The Immigration Health Surcharge (IHS) is a payment made by long-term migrants who seek to live in the UK for more than 6 months, in order to work, study or join family. The surcharge is paid in order for these migrants to receive NHS care on the same basis as UK residents for the duration of their lawful stay.
Introduced in 2015, the IHS has raised over £600m. The IHS fee is currently set at £200 per year for most temporary migrant categories and £150 per year for students and those applying through the youth mobility category.
The review found that the average annual cost of NHS usage by those paying the IHS is around £470. Doubling the IHS could generate an additional £220m a year for the NHS.
It was announced in February that the UK Government intended to double the IHS fee, following a review by the Department of Health and Social Care regarding the average cost to the NHS of treating IHS payers. Therefore, the surcharge will rise from £200 to £400 per year, with the discount for students/youth mobility rising from £150 to £300, effective from 08 January 2019.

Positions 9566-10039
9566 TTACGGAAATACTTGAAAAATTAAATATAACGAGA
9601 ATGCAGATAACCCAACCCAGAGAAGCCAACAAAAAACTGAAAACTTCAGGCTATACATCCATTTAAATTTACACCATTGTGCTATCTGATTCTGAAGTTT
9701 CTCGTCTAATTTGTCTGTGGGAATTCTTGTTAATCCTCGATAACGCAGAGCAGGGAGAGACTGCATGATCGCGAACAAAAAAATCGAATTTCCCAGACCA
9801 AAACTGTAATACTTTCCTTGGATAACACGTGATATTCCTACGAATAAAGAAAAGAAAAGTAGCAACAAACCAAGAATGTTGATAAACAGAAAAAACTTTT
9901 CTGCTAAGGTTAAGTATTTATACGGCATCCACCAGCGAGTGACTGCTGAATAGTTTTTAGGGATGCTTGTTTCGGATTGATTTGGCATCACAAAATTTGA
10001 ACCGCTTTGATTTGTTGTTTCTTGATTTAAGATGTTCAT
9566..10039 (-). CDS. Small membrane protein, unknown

The doubled amount of the IHS is still below full average cost recovery level and remains a good deal for those seeking to live in the UK temporarily. These changes do not affect permanent residents. There are certain vulnerable groups who are exempt from paying the IHS, such as asylum seekers and modern slavery victims. Short-term migrants (including those in the UK on visitor visas) and those without permission to be in the UK are generally charged for secondary care treatment by the NHS at the point of access.
More information can be found here: https://www.parliament.uk/business/publications/written-questions-answers-statements/written-statement/Commons/2018-10-11/HCWS995/